Albert Hillier and Our Town

I’ve been going through a lot of old newspapers lately. I mean A LOT of newspapers. Grand Falls Advertisers from the late 1960s and 1970s. Each one is a time capsule of news, sports, community matters, and appropriately-advertising. On the surface it looks like Riff’s must have bankrolled Robinson Blackmore, no wonder they set up shop opposite each other! Each issue has a homegrown cartoon courtesy of Albert Hiller; it was called “Our Town.”

Born in 1916, Hillier was a World War Two Navy Veteran, photographer, and photo engraver. A lot of the pictures you see of Central Newfoundland from the 1950s-1980s were taken by him. He first got involved in photography before World War Two, and worked with E.I Bishop. Sometime after the War, Hillier went to work with Robinson Blackmore.

Albert Hillier (Grand Falls Advertiser, September 1973)
Profile of Albert Hillier (Grand Falls Advertiser)

“Our Town” was a one cell commentary that chronicled the lives of Grandpa and Grandma, LONG time fictions residents of Grand Falls. Grandpa, at the time was up there in his seventies or eighties, bald, with no teeth. He’d served in World War One, presumably as a member of the Newfoundland Regiment, then presumably had worked in the mill for all of his working life (also presumably took off up to Lemotts fishing to avoid picket duty during the Strike of 1921). He had been a member of the Grand Falls Legion since its inception; and much to the chagrin of Grandma, he enjoyed having a drink. Grandpa’s imbibing was often used as a comedic foil.

Grandpa was in World War One.
Grandpa liked to drink, much to the chagrin of Grandma.

Now Grandma, well she was Edith Bunker, before there was an Edith Bunker. Safe to say, Grandma seems a bit stunned, though she can sometimes provide some profound insight. A bit stunned, and she loves Joey Smallwood. The thing is about Smallwood, well? Grandpa hates Smallwood (or at least he did in the 1970s).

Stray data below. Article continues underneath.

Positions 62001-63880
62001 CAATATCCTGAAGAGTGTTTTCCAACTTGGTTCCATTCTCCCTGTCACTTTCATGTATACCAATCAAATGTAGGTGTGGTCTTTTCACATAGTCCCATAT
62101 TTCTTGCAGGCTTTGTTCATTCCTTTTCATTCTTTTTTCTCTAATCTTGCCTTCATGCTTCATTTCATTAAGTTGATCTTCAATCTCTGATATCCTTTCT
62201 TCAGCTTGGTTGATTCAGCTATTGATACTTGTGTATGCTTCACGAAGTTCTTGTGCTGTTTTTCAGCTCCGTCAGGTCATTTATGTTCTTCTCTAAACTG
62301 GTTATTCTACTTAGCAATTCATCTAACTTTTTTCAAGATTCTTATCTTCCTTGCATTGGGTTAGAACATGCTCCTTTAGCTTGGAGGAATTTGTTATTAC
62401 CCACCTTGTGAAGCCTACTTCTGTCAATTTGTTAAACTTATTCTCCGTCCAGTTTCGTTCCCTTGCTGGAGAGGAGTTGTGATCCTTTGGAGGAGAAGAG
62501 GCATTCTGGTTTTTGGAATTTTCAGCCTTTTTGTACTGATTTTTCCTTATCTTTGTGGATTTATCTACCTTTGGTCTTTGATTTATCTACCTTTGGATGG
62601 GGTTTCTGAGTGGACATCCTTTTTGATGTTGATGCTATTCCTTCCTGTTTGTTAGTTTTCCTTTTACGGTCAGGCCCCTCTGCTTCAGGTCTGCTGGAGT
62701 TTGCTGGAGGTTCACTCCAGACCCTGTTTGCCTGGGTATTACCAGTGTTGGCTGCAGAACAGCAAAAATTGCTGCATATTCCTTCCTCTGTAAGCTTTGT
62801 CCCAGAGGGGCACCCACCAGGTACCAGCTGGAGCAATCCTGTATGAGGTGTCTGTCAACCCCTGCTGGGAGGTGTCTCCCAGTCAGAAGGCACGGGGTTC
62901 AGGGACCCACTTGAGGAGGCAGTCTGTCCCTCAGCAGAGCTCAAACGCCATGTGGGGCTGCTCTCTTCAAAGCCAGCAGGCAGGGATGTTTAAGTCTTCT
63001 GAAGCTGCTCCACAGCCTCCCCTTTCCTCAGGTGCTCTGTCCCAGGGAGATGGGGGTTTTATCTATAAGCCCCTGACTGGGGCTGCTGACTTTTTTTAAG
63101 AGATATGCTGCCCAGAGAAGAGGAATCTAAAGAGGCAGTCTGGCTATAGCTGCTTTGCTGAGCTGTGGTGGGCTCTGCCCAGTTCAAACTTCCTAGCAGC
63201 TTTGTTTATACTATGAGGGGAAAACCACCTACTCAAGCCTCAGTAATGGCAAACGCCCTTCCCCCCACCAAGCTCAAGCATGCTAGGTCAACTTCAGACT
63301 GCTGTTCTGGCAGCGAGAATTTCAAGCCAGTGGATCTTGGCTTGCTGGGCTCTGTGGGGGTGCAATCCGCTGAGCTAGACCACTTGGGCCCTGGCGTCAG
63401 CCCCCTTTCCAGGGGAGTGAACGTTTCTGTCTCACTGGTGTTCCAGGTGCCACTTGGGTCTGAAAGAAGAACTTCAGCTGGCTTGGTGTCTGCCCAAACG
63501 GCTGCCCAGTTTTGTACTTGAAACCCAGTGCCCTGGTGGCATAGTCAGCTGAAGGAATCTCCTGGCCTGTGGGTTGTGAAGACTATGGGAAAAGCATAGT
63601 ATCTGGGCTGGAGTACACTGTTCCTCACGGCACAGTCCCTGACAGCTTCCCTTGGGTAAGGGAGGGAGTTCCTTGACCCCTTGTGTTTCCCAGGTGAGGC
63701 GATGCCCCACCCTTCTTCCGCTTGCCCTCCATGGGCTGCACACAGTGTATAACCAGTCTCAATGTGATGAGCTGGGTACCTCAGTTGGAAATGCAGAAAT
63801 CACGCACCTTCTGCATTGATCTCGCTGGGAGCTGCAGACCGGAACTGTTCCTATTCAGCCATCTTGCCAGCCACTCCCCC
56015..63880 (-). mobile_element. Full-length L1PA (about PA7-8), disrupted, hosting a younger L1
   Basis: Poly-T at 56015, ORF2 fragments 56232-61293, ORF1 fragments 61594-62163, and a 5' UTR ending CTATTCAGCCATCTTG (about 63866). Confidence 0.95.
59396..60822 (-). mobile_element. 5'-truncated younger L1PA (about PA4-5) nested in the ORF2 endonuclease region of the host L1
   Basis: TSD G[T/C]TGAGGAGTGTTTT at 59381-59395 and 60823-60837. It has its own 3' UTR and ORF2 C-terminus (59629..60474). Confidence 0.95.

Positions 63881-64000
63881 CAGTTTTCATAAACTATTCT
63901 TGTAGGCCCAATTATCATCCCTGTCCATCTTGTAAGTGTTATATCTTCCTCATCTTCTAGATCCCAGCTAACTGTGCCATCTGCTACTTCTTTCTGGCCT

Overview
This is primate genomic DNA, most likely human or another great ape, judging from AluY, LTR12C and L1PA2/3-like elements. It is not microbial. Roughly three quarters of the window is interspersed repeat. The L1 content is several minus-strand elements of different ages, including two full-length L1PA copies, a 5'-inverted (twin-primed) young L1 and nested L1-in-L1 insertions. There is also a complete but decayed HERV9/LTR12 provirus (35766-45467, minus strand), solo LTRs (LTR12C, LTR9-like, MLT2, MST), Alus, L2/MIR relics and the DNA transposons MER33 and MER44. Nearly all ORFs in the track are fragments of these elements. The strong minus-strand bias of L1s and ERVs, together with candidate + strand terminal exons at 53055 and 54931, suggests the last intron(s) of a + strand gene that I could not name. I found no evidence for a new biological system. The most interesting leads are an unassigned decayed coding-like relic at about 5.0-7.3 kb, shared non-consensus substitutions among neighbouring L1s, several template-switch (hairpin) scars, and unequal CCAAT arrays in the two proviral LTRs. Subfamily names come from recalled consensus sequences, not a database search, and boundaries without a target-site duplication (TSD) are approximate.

Then there is Willie. Willie is their grandson. I don’t know if Willie lives with them, or if he has parents, but he’s with his grandparents a lot. Willie is studious and bespectacled. I’m not sure of what grade he’s in, the algebra of other characters suggests either grade 4 or grade 8, this is partly based on what I know from my favorite character in “Our Town”-Clarence.

Willie and Grandpa

Clarence is a product of the 1960s. He has a long mop top hair cut which covers his eyes completely (except for the time he burned off all of his hair on Bonfire Night and went around with a paper bag on his head); and all he ever says is “Duh!” This is because Clarence is stupid, there are no bones about how stupid Clarence is, right from Willie explaining how Clarence does not understand things because he is so stupid. Clarence has failed Grade Four a total of four times (don’t feel bad Clarence we had a guy in grade 8 with a driver’s license). Chances are, Clarence probably sniffs glue at night down at one of the ballfields. Clarence has an older brother and sister who both look exactly like him; I’m not sure if they are as stupid as he is, I seem to recall that they might actually be in university, I guess they only had so much brain to dole out in his family. Did I mention all Clarence ever says is “Duh.” Actually, this is not 100% true; because once when it was mentioned that a school burned down in Corner Brook in one comic Clarence exclaims “Hurrah!”

Proof that Clarence might have had a more extensive vocabulary. (Grand Falls Advertiser)

I haven’t been far enough to find out when Grandpa and Grandpa faded from the pages of the Advertiser; but I do know Albert Hillier passed away in 2003. I guess Willie went to university, got a real good job and moved away; though I did hear that Clarence stayed in town and eventually retired with the biggest kind of a pension!

Clarence is even stupid at Christmas (Grand Falls Advertiser)
But he did well in the Advertiser fishing contest
In the early 70s Albert Hillier wrote a play, “Ashes to Ashes” which was performed a the Arts and Culture Center. Here Hillier pokes a little fun at himself.


  1. Thank you Bryan for your new post. I grew up in Grand Falls before moving in 1998. Are the old copies of the Advertiser available online? If you can point me in the right direction that would be appreciated. I await your response. Thanks Again


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